What is Sampling Error?
Taking probability samples has become common practice for market researchers and business professionals alike. While a random sample selection process is generally the best way to create a representative sample of a population, it does not guarantee a perfect sample.
Even the best random samples will always be a little different from the true population of interest.
This difference is referred to as sampling error.
When Does Sampling Error Occur?
Sampling error occurs when researchers take a random sample instead of observing every individual subject that comprises a population.
While dealing with large populations this process becomes the only option, and so sampling error is extremely difficult to avoid. In some sense, sampling error can be considered an occupational hazard.
An Example of Sampling Error
Let’s pretend that we are a group of researchers administering a survey with the goal of learning how much money a specific group of people spends while purchasing a vehicle.
To kickstart the study, we distribute our survey to 1,000 randomly selected United States residents.
By dumb luck, respondent #347 happens to be Mark Cuban -- billionaire businessman and investor. While it’s unlikely that someone with the status of Mark Cuban would complete our survey, it’s still possible.
Let’s also say that, again by chance, respondent #789 is Elon Musk -- another billionaire. He also decides to fill out our survey.
Yes, it’s unlikely that billionaires with jam-packed schedules would choose to fill out our survey, but that doesn’t mean that it’s out of the realm of possibility.
This scenario represents a more common occurrence that researchers encounter while distributing surveys.
While interested in something directly related to a person’s income, such as how much individuals spend while purchasing a vehicle, by chance we put ourselves at risk of collecting data from significant outliers of the population.
In this case, billionaire businessmen Mark Cuban and Elon Musk do not accurately represent average members of the target population we are interested in, and therefore the accuracy of our results would be negatively affected.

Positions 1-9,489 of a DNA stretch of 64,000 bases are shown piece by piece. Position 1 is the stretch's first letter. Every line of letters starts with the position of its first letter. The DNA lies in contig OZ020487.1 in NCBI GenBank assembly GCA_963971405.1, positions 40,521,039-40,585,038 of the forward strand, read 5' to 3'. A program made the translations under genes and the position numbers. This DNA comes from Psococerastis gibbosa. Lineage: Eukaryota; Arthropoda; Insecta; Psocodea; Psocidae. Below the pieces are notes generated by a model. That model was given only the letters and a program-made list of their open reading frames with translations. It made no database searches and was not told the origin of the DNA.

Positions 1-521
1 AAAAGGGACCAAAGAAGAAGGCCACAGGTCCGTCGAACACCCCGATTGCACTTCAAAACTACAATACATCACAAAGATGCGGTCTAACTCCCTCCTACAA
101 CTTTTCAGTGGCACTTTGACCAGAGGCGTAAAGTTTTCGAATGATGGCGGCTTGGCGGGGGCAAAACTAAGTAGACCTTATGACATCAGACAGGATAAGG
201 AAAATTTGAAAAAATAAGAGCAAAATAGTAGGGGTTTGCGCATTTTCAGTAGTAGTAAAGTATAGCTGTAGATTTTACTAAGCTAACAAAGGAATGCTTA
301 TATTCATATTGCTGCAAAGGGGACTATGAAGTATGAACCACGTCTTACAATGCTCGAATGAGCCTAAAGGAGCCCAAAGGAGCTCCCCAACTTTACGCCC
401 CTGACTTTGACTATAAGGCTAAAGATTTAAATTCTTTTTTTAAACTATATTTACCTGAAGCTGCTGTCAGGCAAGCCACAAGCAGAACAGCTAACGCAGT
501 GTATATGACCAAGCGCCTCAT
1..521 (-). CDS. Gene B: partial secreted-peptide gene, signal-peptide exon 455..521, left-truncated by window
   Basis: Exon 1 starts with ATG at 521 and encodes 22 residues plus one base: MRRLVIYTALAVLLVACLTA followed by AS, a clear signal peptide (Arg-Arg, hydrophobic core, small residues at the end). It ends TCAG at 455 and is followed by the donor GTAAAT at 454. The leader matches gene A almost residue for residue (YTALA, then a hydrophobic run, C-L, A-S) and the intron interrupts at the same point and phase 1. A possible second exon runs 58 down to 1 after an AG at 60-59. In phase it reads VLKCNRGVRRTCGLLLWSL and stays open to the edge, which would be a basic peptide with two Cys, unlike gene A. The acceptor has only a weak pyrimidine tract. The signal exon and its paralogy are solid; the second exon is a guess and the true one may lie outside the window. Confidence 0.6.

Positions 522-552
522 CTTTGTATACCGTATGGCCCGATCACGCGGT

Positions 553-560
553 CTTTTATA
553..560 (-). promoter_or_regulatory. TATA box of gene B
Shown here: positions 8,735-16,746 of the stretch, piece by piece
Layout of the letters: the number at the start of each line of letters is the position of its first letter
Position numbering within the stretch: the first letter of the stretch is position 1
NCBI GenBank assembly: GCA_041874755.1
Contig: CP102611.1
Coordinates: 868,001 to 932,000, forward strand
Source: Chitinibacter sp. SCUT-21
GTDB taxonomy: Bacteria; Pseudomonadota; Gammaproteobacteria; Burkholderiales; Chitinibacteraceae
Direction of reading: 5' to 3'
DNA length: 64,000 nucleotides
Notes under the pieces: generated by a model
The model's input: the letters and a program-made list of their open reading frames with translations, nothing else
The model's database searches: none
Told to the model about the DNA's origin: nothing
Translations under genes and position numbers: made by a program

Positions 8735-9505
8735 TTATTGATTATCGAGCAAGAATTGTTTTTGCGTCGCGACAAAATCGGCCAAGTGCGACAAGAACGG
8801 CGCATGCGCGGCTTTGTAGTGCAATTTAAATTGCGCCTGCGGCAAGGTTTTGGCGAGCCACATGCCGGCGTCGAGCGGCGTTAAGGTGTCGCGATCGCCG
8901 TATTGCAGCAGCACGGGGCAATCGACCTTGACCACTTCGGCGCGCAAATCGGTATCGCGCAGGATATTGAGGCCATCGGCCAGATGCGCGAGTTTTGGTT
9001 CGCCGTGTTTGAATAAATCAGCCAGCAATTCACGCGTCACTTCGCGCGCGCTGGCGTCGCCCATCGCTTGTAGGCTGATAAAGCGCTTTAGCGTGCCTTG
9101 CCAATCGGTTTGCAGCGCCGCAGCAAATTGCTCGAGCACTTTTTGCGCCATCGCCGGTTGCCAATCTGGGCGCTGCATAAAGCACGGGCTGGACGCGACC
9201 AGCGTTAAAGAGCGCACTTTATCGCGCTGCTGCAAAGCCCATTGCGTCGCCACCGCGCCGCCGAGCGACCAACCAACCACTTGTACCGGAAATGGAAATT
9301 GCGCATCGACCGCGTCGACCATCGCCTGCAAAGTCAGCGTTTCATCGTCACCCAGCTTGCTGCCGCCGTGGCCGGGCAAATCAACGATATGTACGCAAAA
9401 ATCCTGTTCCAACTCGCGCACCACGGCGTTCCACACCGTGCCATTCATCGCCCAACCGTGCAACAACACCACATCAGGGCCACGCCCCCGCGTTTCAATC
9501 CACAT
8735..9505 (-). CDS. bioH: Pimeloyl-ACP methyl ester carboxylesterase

The same goes for if we were to collect a significant amount of data from individuals that fall below the poverty line.
If too many of our respondents are either too wealthy or struggling financially, our sample will look different than the true nature of the real-world population.
This difference is the sampling error.
Sampling Error is Unavoidable
Although sampling error is unavoidable when collecting a random sample, we can take measures to estimate and reduce sampling error.
The margin of error that you commonly see with survey results is in fact an estimate of sampling error. Because it is just an estimate, there is a small chance (typically five percent or less) that the margin of error is actually larger than stated in a report.
Reducing Sampling Error by Increasing Sample Size
One way to reduce sampling error is to increase the size of your sample by selecting more subjects to observe.
Sampling error and sample size have an inversely correlated relationship, meaning that as sample size grows, sampling error decreases.
However, it’s important to note that increasing sample size usually results in an increase in cost.
The more people that you want to survey in your study, the more expensive your study will be, as there are costs associated with identifying respondents or participants. There will also be an increased cost from a time usage perspective.
We’ve found that after bringing sample size to 1,000 participants, researchers generally start to get less bang for their buck. This is due to the relationship between sample size and margin of error. Once you have a sample size of 1,000, even if you more than double your sample size to 2,500 you are only decreasing your margin of error by one percent.
Reducing Sampling Error with Solid Sample Design
Sampling error can also be reduced by ensuring that you have a solid sample design.
For example, if your target population is made up of defined subpopulations, then you could reduce margin of error by sampling each subpopulation independently.
The tactics above only reduce sampling error -- they do not eliminate it.
The only true way to eliminate sampling error entirely is to examine each and every individual member of your target population. This is often impractical, and in many cases impossible.
But that’s not to say that generating random samples is an ineffective means of investigating a population. It’s still a convenient and effective way to examine a large-scale, complex population.
Do you have a sampling error horror story to share? If so, we want to hear it!
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